by the Rev. Thomas Buechele
I remember and I think it must still hold true that every seminarian asks in every lecture regarding a pressing question of the times is: “What can we as seminarians do about it? Here are some areas to consider with regard to Ageism.
The starting point of any conversion is to acknowledge our own prejudices about age and aging. Ageist stereotyping is actually very strong among older folks themselves in comments like “I’m 74 years young”, “I’m having a senior moment.” “I like him, but I wonder if he can drive at night?”
Ageism can be in your face and very subtle. Ageism can not only experienced at early and late stages of adult life, but it affects all human life. No one is exempt from its equality of perniciousness. Ashton Applewhite recommends some questions for those struggling with Ageism: “In your own mind, what age are you? What does that mean to you? What makes you see someone else as old or young? What does it mean when someone says, “I don’t feel old.”Do you think you should tell people your age?
Some questions for all of us: Does age affect the way you think and feel about your body? Do you think you look younger/older than your peers?How do you feel about trying to look younger?Have you personally experienced ageism? Is discrimination on the basis of age different from other kinds of discrimination? What do you like about being your age? What do you dislike? What’s new in your life that you attribute to age? Any changes in attitude, views, interests? Do people treat you differently? How so? What, if anything, are you looking forward to in the next decade? How about the decade(s) after that? How do you think aging differs for men and for women? How do you feel when someone says “You look great for your age!”What do you fear about growing older?What’s surprising about getting older?”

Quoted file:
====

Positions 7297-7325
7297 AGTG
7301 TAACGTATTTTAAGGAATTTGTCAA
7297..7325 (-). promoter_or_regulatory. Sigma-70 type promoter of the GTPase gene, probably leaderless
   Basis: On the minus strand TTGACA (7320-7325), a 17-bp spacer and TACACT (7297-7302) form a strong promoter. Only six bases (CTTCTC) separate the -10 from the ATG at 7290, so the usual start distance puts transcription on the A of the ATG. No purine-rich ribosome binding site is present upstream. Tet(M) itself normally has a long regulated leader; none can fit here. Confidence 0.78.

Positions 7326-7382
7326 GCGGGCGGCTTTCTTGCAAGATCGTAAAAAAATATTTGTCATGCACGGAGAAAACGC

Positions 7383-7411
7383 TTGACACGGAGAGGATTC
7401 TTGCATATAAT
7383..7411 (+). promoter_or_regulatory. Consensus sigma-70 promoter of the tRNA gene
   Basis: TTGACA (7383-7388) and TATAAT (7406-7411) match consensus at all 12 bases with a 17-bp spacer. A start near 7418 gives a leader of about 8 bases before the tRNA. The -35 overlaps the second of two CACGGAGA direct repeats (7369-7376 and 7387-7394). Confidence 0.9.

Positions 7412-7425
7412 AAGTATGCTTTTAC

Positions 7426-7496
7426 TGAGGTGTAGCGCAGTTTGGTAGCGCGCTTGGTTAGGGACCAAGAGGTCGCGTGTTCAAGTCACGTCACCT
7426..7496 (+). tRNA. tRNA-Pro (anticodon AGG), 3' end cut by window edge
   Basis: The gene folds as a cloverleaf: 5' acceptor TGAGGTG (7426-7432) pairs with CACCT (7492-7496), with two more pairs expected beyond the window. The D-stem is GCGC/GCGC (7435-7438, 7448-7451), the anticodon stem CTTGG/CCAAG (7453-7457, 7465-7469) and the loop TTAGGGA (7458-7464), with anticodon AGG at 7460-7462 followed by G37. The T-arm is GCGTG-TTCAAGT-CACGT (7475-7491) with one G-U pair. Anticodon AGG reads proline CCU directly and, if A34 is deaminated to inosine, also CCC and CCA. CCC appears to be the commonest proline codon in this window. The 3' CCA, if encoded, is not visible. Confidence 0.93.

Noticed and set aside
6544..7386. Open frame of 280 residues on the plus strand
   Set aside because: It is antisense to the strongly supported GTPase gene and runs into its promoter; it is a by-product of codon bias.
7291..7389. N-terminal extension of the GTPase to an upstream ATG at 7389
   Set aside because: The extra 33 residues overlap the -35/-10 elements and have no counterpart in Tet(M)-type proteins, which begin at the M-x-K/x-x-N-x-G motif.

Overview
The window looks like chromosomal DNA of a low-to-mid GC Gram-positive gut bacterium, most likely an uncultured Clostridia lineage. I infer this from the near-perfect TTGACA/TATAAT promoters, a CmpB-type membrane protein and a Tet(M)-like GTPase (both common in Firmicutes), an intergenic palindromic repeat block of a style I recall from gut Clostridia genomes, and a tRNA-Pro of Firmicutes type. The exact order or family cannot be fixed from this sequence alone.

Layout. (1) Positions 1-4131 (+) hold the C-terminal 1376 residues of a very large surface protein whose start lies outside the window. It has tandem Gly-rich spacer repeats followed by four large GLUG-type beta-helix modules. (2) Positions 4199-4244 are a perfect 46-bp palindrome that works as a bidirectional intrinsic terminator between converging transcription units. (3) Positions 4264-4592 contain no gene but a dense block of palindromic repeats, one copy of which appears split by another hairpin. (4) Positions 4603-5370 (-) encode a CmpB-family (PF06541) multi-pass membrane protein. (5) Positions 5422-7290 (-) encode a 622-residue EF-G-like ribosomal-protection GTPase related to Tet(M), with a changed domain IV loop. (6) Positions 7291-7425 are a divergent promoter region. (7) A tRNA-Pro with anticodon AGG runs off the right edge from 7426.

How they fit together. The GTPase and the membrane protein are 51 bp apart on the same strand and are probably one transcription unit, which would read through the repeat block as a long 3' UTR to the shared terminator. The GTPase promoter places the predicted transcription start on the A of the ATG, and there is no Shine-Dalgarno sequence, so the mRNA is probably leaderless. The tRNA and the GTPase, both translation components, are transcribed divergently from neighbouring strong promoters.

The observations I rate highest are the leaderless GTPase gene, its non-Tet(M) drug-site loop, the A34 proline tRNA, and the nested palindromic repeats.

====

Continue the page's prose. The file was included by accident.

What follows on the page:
That’s a long list of questions, but by asking ourselves one or all of these, we can increase awareness of how we interact with older others. And awareness is always good.
Inter-generational Collaboration Building requires new thinking and creativity at a time when longer and healthier lives already are upending our notions about what it means to grow old. The skills that older adults can offer are well-suited to the needs of youth. Inter-generational engagement benefits the participants their faith communities.
Daily contact with inter-generational age groups was not uniformly practiced before the pandemic. And now it must seem almost non-existent in many places. Many communities for 55 and above were already separate or closed to the greater community. Some places even have sun-down regulations…under 55 years of age must be out by nightfall. Unless there in intentional commitment to inter-generational work, the value, respect, and gifts on both ends of will be misunderstood or simply missed out for all.
One of my heroes in and among Church organizations is Maggie Kuhn, the founder of “The Gray Panthers”. In 1970, although she was working at a job she loved with the Presbyterian Church, she was forced to retire the day she turned 65 because of the mandatory retirement law then in effect. That year, she banded together with other retirees and formed the Gray Panthers movement. Maggie and the Gray Panthers tackled the then-popular “disengagement theory,” which argues that old age involves a necessary separation from society as a prelude to death. Kuhn implicated the American lifestyle for treating the old as problems of society and not as persons experiencing the problems created by society.
Which leads me to yet another question for us to consider: Is mandatory retirement for Episcopal Clergy at age 72 a just and equitable requirement ? There are 6,393 parishes within the confines of the U.S.A. 63% of those have 200 members or less. It is increasingly difficult for those congregations to pay part-time clergy and practically impossible to afford full time clergy. A challenges and frustration for our younger clergy, eager to serve. Overall Church membership is down. One tragic response to this might be to just close them. But that’s not hopeful and that’s not right. The Episcopal Church’s statistics are all on the decline. A bright note in spite of that decline is financial support is on the increase. Is there a way to employ the the retiring ordained back into service to keep that going while we work to change the rest?
For there is one truism we are told to live by daily these days. And that is we are all in this together. Let’s share some ideas and get to work.